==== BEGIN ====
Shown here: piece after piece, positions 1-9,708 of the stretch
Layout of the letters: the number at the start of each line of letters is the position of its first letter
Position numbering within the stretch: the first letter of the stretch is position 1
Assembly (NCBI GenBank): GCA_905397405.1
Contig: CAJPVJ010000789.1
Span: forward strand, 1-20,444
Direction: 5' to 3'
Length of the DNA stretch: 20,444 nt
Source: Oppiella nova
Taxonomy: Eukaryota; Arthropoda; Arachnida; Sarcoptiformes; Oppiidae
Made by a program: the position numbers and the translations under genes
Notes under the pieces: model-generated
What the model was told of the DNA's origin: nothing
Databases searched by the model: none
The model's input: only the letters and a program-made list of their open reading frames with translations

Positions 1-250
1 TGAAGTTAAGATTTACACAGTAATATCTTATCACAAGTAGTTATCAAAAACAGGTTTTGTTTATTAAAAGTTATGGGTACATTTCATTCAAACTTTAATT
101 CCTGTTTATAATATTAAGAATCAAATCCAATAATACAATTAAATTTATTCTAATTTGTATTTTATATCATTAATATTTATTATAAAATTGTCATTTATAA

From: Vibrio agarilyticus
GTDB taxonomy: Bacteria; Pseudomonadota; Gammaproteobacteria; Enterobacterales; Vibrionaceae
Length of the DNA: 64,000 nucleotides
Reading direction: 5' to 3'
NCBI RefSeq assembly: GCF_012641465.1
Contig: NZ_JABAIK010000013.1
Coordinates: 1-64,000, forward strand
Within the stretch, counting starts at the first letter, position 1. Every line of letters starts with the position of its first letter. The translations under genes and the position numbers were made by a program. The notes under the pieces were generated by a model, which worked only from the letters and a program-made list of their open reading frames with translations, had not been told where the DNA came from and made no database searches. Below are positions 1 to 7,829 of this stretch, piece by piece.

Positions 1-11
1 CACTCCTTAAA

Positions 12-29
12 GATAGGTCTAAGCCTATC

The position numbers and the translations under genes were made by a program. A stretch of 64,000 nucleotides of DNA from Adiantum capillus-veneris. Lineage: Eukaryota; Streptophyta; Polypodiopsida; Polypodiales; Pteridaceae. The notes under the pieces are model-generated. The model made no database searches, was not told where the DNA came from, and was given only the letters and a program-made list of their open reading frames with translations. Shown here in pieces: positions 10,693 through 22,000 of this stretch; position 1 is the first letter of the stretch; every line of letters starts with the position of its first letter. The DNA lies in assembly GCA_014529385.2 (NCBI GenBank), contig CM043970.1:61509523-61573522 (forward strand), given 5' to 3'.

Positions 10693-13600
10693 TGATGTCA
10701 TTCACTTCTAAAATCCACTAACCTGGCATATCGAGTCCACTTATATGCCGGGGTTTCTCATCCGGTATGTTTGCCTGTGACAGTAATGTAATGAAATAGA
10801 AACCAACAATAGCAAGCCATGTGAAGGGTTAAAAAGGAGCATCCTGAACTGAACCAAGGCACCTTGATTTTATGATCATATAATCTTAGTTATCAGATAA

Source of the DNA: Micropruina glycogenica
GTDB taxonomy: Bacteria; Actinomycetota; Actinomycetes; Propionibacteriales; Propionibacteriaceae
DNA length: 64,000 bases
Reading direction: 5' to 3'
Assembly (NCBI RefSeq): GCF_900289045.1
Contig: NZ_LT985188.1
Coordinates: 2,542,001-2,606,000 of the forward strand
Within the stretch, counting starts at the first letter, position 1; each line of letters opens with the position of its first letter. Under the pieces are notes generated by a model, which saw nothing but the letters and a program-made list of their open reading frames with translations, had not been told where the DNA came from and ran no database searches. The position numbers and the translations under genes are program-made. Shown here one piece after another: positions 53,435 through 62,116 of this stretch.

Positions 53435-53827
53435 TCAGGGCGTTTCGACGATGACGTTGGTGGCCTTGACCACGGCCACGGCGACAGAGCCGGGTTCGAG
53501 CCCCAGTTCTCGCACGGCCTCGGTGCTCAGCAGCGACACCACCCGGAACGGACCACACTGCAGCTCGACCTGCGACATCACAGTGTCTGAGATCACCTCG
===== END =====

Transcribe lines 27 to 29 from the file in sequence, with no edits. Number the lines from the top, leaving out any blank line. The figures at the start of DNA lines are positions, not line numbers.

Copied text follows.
Positions 1-11
1 CACTCCTTAAA

Positions 12-29